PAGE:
The Associated Press Stylebook, arguably the foremost arbiter of grammar and word choice in journalism, has added an entry for “they” as a singular, gender-neutral pronoun in its latest edition.

“We stress that it’s usually possible to write around that,” Paula Froke, lead editor for the Associated Press Stylebook, said in a blog post on the American Copy Editors Society’s website. “But we offer new advice for two reasons: recognition that the spoken language uses they as singular and we also recognize the need for a pronoun for people who don’t identify as a he or a she.”

Some journalists “write around” it by simply using the person’s name with each reference to avoid a jarring construction such as, “They is going home.”

The decision, announced Thursday at the American Copy Editors Society conference in St. Petersburg, Fla., now appears in the online stylebook and will appear in the 2017 print edition on May 31.

Via Poynter, the new entry reads in part:

They, them, their In most cases, a plural pronoun should agree in number with the antecedent: The children love the books their uncle gave them. They/them/their is acceptable in limited cases as a singular and-or gender-neutral pronoun, when alternative wording is overly awkward or clumsy. However, rewording usually is possible and always is preferable. Clarity is a top priority; gender-neutral use of a singular they is unfamiliar to many readers. We do not use other gender-neutral pronouns such as xe or ze …

In stories about people who identify as neither male nor female or ask not to be referred to as he/she/him/her: Use the person’s name in place of a pronoun, or otherwise reword the sentence, whenever possible. If they/them/their use is essential, explain in the text that the person prefers a gender-neutral pronoun. Be sure that the phrasing does not imply more than one person.

The new stylebook also includes an updated section on gender, which reads, “Gender refers to a person’s social identity while sex refers to biological characteristics. Not all people fall under one of two categories for sex or gender, according to leading medical organizations, so avoid references to both, either or opposite sexes or genders as a way to encompass all people.”

Additionally, it added its first entry for “homophobia, homophobic,” which it stated are “acceptable in broad references or in quotations to the concept of fear or hatred of gays, lesbians and bisexuals.”

“It’s about time,” Ben Zimmer, language columnist for the Wall Street Journal, told Poynter. “Style guides sometimes move in baby steps. This seems to be a step in a good direction, even if it’s not a full-throated endorsement of singular they.”

“Because of this change, transgender and gender-nonconforming people will gain greater respect and dignity in the media,” writer Jacob Tobia, whose preferred pronouns are gender-neutral, told NBC News. “It’s great to know that I won’t have to fight so hard to have my pronouns respected by journalists.”

The Washington Post, which uses its own style guide, officially embraced the usage of the singular “they” in 2015.

“For many years, I’ve been rooting for — but stopping short of employing — what is known as the singular they as the only sensible solution to English’s lack of a gender-neutral third-person singular personal pronoun,” wrote the late Bill Walsh, a longtime Washington Post copy editor.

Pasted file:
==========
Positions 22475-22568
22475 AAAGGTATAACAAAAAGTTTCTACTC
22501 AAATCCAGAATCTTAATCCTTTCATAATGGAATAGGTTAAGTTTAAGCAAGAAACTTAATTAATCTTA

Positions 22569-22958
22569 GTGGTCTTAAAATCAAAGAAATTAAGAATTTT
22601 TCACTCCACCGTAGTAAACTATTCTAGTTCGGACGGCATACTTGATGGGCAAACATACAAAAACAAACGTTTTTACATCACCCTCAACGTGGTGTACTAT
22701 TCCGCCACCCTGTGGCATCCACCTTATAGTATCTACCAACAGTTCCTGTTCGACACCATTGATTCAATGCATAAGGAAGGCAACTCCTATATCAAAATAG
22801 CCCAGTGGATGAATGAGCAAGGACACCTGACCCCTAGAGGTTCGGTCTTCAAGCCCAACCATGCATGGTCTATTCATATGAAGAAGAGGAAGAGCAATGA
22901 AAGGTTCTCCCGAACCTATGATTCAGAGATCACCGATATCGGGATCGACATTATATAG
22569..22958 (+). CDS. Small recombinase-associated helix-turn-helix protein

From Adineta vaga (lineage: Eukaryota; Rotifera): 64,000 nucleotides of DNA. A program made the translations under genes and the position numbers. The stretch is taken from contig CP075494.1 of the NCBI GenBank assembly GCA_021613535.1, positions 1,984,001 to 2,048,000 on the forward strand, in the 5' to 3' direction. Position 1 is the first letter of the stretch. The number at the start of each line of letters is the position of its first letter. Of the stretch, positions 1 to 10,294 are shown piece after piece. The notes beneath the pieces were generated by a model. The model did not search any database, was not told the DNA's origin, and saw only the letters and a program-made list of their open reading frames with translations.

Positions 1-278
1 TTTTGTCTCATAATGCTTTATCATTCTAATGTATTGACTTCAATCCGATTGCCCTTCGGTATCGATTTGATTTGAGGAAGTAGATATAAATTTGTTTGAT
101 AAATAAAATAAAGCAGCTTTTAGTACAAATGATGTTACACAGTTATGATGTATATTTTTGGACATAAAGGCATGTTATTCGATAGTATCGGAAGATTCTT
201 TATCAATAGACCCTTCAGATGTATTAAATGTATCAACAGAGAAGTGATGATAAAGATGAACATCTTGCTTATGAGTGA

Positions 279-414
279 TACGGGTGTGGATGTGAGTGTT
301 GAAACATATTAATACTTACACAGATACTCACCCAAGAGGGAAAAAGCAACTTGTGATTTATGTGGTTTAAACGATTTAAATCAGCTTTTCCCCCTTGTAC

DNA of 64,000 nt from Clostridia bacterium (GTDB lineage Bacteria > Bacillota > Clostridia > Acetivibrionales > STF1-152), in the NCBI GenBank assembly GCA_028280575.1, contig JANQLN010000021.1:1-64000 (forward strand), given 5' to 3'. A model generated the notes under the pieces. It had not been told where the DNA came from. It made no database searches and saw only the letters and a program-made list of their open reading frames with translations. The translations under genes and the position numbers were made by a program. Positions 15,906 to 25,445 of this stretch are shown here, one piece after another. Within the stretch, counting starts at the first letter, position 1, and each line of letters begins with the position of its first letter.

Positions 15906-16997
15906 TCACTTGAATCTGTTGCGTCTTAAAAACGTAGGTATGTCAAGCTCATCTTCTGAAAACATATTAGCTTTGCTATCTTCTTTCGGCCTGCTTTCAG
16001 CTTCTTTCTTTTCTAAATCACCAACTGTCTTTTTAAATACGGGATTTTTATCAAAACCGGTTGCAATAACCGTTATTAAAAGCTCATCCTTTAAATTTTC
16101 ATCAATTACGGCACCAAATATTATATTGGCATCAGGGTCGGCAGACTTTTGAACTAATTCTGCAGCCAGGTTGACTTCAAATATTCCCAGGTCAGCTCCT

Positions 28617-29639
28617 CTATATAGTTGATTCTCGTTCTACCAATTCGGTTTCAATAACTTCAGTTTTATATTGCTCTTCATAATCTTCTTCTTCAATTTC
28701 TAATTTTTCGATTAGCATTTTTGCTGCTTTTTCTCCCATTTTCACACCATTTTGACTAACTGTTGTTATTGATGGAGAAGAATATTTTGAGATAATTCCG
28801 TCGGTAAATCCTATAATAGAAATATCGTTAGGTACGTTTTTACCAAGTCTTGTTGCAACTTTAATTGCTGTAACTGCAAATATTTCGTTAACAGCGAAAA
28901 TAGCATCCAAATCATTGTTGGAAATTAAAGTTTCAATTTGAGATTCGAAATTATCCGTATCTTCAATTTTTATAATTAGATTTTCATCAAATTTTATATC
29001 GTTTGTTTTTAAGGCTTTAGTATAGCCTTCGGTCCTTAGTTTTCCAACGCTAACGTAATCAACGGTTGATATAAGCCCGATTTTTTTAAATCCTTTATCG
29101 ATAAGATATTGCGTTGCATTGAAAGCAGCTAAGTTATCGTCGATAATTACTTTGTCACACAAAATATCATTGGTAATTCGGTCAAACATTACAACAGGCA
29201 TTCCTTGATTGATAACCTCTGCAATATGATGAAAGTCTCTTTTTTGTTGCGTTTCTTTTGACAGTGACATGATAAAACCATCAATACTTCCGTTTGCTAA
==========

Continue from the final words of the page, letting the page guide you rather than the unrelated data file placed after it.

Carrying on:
“The only thing standing in the way of they has been the appearance of incorrectness — the lack of acceptance among educated readers,” he continued. “What finally pushed me from acceptance to action on gender-neutral pronouns was the increasing visibility of gender-neutral people. The Post has run at least one profile of a person who identifies as neither male nor female and specifically requests they and the like instead of he or she.”

The singular “they” made further gains in January 2016, when it beat out popular phrases “on fleek” and “thanks, Obama” as the American Dialect Society’s Word of the Year.

Zimmer, who presided over the vote, told The Post the selection both acknowledged something commonly used in the English language while “also playing into emerging ideas about gender identity.”

“It encapsulates different trends that are going on in the language,” Zimmer said. “It’s a way of identifying something that’s going on in the language which ties to issues of gender identity and speaks to other ways that people are using language to express themselves and present their identity.”

The usage of nontraditional pronouns has become more common in daily life, particularly in universities, during the past few years. Students attending orientation at American University, for example, offer their preferred gender pronouns alongside their names and home towns when introducing themselves.

“We ask everyone at orientation to state their pronouns,” Sara Bendoraitis, the university’s director of programming, outreach and advocacy, told the BBC, “so that we are learning more about each other rather than assuming.”

Critics of allowing students to choose preferred pronouns have mocked the practice. After the University of Michigan announced a “designated pronoun” policy, one student chose the “pronoun” “His Majesty” in protest.

“The more and more we go down this road of political correctness at these universities,” Grant Strobl, the student in question, told Fox News, “the question is: When will that end? How much is the university willing to sacrifice its pursuit of truth and its mission for this fantasyland of political correctness?”